Being Assertive is your being worn with respect for others while also asking for respect for yourself. When you are assertive, you can accurately express your feelings, ask for what you want and say no to things you don’t want.It is easier to see your needs and desires filled in and get the respect of others.
People often fall into one of three behavioural styles: passive, assertive, or aggressive.
Passive or subassertive means that you are inclined to respond to the wishes of others while ignoring your own needs and desires. You have a hard way to say no, to make decisions and to have eye contact.Moreover, you do everything to avoid confrontations. If you get on restaurant fish instead of the ordered chicken, you keep your mouth.
Aggressive people are inclined to just fill their own needs at the expense of others. They often lose their patience, take decisions for others, and sometimes call to get their way.Often they use confrontations to express what they want.
Assertive people take into account both their own needs and those of others. They can tell their feelings and when there is a disagreement they can answer respectfully.They can ask for help to others, be confident and able to make decisions. They can say no to people or situations they don’t want. And they feel responsible for their own feelings, thoughts and behaviors. Attention: Not everyone is assertive in all situations.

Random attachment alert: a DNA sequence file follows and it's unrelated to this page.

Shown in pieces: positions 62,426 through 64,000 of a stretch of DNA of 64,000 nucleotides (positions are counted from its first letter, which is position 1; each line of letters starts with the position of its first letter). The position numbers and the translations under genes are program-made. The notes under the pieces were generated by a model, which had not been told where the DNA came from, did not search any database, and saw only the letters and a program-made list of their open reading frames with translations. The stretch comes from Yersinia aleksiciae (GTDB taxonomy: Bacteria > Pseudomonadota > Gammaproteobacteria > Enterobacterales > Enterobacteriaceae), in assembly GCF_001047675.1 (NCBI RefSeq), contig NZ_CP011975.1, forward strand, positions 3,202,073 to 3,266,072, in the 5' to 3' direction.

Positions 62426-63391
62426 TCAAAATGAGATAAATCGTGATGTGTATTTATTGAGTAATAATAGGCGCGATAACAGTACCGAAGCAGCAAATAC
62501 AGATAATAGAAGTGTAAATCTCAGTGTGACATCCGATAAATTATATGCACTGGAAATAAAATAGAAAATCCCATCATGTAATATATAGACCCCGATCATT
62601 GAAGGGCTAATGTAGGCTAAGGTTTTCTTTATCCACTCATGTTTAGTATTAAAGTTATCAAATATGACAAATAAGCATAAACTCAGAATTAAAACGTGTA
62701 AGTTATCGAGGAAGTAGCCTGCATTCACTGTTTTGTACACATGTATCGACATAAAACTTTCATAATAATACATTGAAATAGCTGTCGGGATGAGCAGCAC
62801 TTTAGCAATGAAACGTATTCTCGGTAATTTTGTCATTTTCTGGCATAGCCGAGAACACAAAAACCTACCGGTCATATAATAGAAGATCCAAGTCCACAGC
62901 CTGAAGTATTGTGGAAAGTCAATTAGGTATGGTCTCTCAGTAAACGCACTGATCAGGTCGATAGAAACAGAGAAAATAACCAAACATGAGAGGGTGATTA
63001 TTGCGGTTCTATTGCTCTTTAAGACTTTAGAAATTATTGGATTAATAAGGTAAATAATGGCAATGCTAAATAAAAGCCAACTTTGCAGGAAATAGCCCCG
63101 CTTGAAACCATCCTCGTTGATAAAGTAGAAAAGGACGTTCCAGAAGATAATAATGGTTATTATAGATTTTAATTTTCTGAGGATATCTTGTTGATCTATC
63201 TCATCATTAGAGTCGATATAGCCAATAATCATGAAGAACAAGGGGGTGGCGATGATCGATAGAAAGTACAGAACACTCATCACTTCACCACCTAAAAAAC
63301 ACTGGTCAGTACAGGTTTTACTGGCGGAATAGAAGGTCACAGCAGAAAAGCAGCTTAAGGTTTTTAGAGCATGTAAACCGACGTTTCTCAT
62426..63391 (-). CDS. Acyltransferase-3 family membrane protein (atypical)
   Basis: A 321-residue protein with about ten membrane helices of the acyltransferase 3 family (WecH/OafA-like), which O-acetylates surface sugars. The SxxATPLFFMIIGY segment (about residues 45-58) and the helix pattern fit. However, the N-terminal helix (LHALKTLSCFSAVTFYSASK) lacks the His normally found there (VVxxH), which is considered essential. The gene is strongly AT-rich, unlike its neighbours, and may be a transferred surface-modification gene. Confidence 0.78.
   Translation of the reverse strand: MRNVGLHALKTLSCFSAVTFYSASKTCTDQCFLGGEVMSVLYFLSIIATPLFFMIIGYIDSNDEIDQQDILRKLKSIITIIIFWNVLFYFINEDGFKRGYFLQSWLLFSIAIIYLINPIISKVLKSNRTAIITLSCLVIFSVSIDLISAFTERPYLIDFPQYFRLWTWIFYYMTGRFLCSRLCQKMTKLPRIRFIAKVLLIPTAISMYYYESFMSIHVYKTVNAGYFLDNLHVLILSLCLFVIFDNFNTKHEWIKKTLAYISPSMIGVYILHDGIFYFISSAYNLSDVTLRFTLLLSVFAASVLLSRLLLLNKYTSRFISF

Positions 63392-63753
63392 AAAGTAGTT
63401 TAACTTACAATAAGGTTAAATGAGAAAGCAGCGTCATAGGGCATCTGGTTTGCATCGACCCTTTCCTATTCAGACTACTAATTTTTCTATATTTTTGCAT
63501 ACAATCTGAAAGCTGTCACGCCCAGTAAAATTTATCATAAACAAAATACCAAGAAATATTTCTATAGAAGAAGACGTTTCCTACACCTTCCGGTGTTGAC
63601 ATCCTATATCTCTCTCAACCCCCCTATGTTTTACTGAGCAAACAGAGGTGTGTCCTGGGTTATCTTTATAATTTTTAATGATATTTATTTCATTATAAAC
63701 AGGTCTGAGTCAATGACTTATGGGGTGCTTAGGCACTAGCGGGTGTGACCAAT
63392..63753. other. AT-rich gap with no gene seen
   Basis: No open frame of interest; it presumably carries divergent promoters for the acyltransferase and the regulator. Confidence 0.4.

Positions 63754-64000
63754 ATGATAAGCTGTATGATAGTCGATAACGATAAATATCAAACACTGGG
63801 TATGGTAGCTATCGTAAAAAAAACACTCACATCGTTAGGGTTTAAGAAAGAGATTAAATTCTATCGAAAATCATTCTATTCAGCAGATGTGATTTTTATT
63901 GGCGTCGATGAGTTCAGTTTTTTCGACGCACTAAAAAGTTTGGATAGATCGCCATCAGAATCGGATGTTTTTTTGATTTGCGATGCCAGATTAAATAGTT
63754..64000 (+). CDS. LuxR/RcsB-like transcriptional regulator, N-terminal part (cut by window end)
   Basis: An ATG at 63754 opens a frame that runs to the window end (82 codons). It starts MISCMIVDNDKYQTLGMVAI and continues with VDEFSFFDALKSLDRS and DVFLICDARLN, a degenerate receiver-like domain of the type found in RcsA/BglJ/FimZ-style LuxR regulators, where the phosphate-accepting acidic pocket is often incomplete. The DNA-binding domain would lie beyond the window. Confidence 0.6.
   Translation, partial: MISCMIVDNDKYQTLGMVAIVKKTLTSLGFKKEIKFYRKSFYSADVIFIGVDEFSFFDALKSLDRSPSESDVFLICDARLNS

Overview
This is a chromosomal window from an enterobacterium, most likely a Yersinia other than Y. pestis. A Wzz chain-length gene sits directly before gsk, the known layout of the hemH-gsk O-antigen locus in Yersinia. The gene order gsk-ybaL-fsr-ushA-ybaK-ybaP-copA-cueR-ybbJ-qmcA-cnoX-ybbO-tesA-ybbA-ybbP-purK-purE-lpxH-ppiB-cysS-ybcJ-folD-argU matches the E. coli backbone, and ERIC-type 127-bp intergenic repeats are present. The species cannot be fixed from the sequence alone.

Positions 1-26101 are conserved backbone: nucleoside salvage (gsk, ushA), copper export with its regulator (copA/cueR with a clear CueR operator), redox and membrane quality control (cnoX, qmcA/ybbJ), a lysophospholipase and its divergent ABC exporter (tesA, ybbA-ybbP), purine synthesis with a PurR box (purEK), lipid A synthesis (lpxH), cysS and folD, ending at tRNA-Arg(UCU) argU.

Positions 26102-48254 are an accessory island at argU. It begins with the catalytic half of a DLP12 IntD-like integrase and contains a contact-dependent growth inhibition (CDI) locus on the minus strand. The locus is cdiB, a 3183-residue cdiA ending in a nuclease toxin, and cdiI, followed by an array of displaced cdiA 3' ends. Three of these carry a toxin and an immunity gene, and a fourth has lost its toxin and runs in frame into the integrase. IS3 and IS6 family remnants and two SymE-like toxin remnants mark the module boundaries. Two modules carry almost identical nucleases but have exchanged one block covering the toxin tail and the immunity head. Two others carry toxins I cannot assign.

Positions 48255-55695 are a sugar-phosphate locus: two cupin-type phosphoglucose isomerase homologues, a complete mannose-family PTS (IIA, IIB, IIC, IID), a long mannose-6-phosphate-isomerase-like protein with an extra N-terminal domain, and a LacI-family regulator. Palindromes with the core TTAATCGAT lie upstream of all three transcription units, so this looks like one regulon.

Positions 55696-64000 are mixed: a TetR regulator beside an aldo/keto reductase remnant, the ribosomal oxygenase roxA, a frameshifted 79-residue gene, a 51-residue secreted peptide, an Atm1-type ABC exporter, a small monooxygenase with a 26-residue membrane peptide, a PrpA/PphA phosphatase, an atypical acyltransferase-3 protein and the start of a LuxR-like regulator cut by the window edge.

How can I ask a question assertively?
To formulate a request in an assertive way, you can use THE DESC script. DESC stands for Describe, Express, Specify, and Consequences.
Tip: Practice this script for different situations where you want to be more assertive.
Also write it out and practice pronouncing it.
Describe.Describe the behavior/situation as completely and objectively as possible. Just the facts! “Last time when Johan and Lies came to visit, I only cleaned the whole house.”
Express.Express your feelings and thoughts about the situation/behavior. Formulate it with “me” and not with “you”. A phrase you start with “You” often pushes people into the defensive, making them not going to listen to you. “Therefore I felt exhausted and angry.”
Specify.Specify which behavior/result you prefer. “I would like to have both brushing the house.”
Consequences.Specify the consequences: both the positive and the negative consequences. “If we work together, the House will be clean quicker and we can enjoy the visit together.” Or “If we work together, I will feel less tired and irritated.”